Crowdfunding is a powerful fundraising tool. Massolution’s Crowdfunding Report reports that the global crowdfunding industry raised $34.4 billion in 2015. This surge in growth has lead to the creation of many different crowdfunding platforms. Each has varying crowdfunding models, allowances, restrictions, fees and resources—making each platform unique. Which platform is best for your project? Here are several factors to consider when choosing the best crowdfunding site for your needs.
Types of Crowdfunding
- A rewards-based crowdfunding model allows charities, businesses, and entrepreneurs to share a project idea that stipulates specific rewards for supporters based on the amount donated. Examples include Kickstarter, Indiegogo, and Quirky.
- Donation-based crowdfunding helps people seek funds for a project or a cause from supporters without the expectation of a reward. Examples include YouCaring and GoFundMe.
- Equity crowdfunding permits people to invest in a business in return for equity, or a small piece of ownership of the company. In 2015 The Securities and Exchange Commission passed Title III of the JOBS Act, which allowed non-accredited investors to participate in equity crowdfunding. Examples include CircleUp, AngelList, and WeFunder.
- Debt crowdfunding lets businesses secure loans from several people with a fixed repayment plan that includes interest. Examples include Upstart, Funding Circle, and Prosper.
Types of Crowdfunding Projects
A major perk of crowdfunding is its flexibility, meaning the model can apply to several industries. Determining your project type will help narrow down an appropriate platform. For example, the two platforms X and Y work in both Industries 1 and 2.
Several crowdfunding sites serve people interested in creating something. Sites like Kickstarter and Pozible allow for different types of creative projects, including games, films, design, and more. There are more specific platforms, like PledgeMusic, which allows fans to donate money towards a musician’s album. And AppsFunder helps connect developers and donors with tech-savvy individuals to help make their app ideas a reality.
You can raise money for causes that are deeply personal. Many people look to crowdfunding when they are dealing with a pressing financial burden like unexpected medical bills, tuition payments or memorial services. Most donation-based crowdfunding platforms allows individuals to raise funds for varying types of personal causes. There are sites like AdoptTogether for adoption and Healfundr for medical needs; for people who desire a platform that is tailor-made for their type of cause.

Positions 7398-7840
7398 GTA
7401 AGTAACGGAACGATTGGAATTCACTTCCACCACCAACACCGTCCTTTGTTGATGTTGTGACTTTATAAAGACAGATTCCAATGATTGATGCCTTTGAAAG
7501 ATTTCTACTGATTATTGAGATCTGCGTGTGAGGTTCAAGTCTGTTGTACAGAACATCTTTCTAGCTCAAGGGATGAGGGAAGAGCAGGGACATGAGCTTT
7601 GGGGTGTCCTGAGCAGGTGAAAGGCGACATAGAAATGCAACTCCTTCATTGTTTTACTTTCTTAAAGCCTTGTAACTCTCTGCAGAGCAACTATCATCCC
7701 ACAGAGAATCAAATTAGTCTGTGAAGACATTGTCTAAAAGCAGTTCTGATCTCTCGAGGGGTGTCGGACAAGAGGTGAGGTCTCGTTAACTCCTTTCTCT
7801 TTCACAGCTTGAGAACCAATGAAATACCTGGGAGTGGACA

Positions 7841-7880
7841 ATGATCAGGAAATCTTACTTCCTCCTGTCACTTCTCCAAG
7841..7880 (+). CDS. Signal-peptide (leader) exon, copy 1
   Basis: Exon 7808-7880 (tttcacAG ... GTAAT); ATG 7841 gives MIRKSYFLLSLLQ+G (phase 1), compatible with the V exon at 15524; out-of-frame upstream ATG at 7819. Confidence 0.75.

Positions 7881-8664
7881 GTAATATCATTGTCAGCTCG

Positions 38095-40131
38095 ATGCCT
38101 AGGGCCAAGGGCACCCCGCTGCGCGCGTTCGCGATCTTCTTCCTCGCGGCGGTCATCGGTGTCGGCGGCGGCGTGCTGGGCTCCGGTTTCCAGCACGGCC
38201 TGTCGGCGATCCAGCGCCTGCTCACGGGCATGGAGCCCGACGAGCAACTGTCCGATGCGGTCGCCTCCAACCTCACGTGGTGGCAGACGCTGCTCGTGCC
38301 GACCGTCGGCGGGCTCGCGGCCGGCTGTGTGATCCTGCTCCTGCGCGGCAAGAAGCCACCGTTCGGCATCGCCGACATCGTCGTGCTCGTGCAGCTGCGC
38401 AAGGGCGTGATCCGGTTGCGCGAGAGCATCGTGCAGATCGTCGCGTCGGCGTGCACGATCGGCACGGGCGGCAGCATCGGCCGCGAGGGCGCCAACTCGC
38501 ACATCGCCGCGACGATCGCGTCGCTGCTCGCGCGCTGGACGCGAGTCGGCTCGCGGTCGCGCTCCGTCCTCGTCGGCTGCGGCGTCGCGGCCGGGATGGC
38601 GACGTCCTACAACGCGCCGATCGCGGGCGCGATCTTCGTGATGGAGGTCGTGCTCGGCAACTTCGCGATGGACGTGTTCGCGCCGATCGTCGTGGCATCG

A large portion of the crowdfunding industry is dedicated to social good. Many people crowdfund to finance projects aimed at aiding the masses. For instance, Barnraiser connects donors to farmers growing sustainable products, and StartSomeGood is exclusively for people raising funds for a nonprofit or a community group rallying for social change. Some platforms are more specific than others; YouCaring has 21 categories for either personal causes or social good.
Understanding Platform Fees
In general, reward-based and donation-based crowdfunding sites charge a platform fee for their service. For example, the platforms Kickstarter and Indiegogo charge a 5 percent fee. YouCaring is the only crowdfunding site that does not require a platform fee. Additionally, third-party payment processors implement their own fee, which usually ranges between 3 to 5 percent.
For equity crowdfunding, it is common for platforms to take a small commission on the funds you receive. For example, AngelList has no initial charge to sign up, but the site does take 5 percent if the investment is successful.
The debt crowdfunding model has several costs to take into consideration–including platform fees, late fees, as well as payments to the people backing your loan. For instance, UpStart has a platform fee ranging between 1 to 7 percent, depending on your target amount. Additionally, there is a 5 percent late payment fee per occurrence, as well as a $15 fee for failed checks. Each loan is different, but the general interest rate is between 4 to 26.06 percent with an annual percentage rate of 4.66 to 29.99 percent.
Some people are attracted to the special features of a platform, but it is important to note that several platforms have certain restrictions as well.
Many platforms offer tools to users like customer support, blogs and examples of success stories. Platforms like Indiegogo and AngelList have lengthy FAQ sections as well as an option to email for specific questions. Although this does not promise a timely response. Some sites offer more resources like YouCaring has live chat for customer support or coaching and Kickstarter produced a handbook to help its users.
It should be noted that some platforms like Pozible subscribe to the all or nothing crowdfunding model, meaning that users only receive the money if they raise at least their intended goal amount. Others employ the “keep it all model,” which allows users to keep the funds regardless if the goal amount was met. Some platforms, like Kickstarter, insist on approving projects before they go live, which can take between 48 hours to a week or longer, depending on the type of project.
Picking A Crowdfunding Platform for Your Needs
With a better understanding of the differences between crowdfunding platforms, anyone can find a crowdfunding site best suited for their project’s needs.